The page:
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I would say that in it's most basic form they are tools (as in a working knife). from then on it is an Art, our Culture and our Heritage. What museum in the world doesn't contain bladed instruments of all shapes, sizes and purpose? if they aren't an art then why are they in museums? Should the knowledge and practice of this art be allowed to fall in to history out of ignorance and fear?

Agreed about martial arts. they are an art in their form and practice, the intent is no longer the main public focus and this is no different to the knife makers of today. The appraisal is in the form and practice of the knifemaker's art, or the functionality of the knife as a tool, and more often than not, both.

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It is, of course, at the root of this society that one finds the smiths, the “iklan”... Amongst the most remarkable type of jewellery, one must cite the famous Agades Cross and its numerous derivatives. Many authors claim that nothing is known of the origins of these beautiful objects. In reality, it appears to be linked to secret beliefs by which the world is explained...  One notes again, in the emptiness of the desert, that the artisan knows how to recreate the means necessary to his art and that, not satisfied to work silver, he knows equally how to forge iron and fabricate swords, daggers, lances, knives, not to mention domestic objects.

 

 

I heard that the Tuareg smiths have their own language.  I'll look for a source, but if it's true I bet it has as many words for steel as an Eskimo has for snow.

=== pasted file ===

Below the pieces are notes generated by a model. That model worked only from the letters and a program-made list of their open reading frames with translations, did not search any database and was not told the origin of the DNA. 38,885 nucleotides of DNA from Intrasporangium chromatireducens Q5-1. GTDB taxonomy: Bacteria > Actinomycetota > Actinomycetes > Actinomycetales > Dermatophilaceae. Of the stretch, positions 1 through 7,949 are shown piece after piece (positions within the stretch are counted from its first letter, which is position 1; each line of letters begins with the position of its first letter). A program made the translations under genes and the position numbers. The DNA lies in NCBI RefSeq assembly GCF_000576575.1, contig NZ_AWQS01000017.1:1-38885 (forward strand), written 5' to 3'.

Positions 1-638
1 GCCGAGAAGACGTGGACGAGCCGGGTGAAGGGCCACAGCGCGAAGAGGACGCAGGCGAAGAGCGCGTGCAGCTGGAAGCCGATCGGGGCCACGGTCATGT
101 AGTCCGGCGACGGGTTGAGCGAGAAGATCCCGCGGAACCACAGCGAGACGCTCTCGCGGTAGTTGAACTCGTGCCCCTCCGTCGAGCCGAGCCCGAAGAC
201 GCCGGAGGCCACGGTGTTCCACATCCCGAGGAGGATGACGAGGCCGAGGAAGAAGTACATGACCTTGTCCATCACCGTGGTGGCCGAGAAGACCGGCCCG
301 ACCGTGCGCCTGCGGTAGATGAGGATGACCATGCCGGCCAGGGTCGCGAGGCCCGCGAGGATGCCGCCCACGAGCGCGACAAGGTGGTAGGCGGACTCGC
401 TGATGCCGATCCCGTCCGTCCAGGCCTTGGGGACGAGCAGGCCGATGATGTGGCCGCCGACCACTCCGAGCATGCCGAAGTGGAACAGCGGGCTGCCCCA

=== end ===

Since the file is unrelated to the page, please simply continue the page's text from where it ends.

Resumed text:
It is good to be a smith.  Usually.   ???

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I heard that the Tuareg smiths have their own language.

Among the Tuareg of the Sahara and Sahel, smiths, inaden, frequently speak their own language known as tenet, certainly when in the company of people other than smiths to whom they do not wish to disclose trade secrets (Rasmussen 1992).

see here for more on this subject and also about smithing/smiths in Africa in general:

http://projects.prm.ox.ac.uk/kent/shieweap/weaobj2.html#anchor997823

 

The runic alphabet known as Tifinagh - which apparently is descended from the ancient Punic/Phoenician Alphabet - is also used by the smiths who continue to this day to mark their goods using this alphabet rather than the more modern Tuareg tifinar.

 

Came across this in some of my rekindled research:

"The smiths/jewelry-makers of the Tuareg are believed to be descended from the Jews via Morocco and are considered by the Tuareg to be a race apart -despised as inferior yet respected for their craftsmanship. They are paid with food and sometimes money, and while usually attached to a particular master or family, they are, unlike slaves, free to work for whomever they choose. The smiths also perform cattle branding and circumcision, and their wives make the leather objects used by the Tuareg."

 

Interesting to note how metal smiths and leather smiths are put in the same boat so to speak..

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The mythology which surrounds the smith and which separates him from the rest of the society provides the very elements which, in the eyes of his clients, invest with power the knives, swords and other metal objects which he forges.

 

 

Ahhh... now I know why I'm such a weirdo.   :P  Does the degree of separation I feel from society equal the degree to which my work holds power?  (I promise to use my Powers for Awesome.)  :cool:

 

Thanks for the links Chuck.  I definitely want to pursue more smithy cultural lore... I think we still live with it.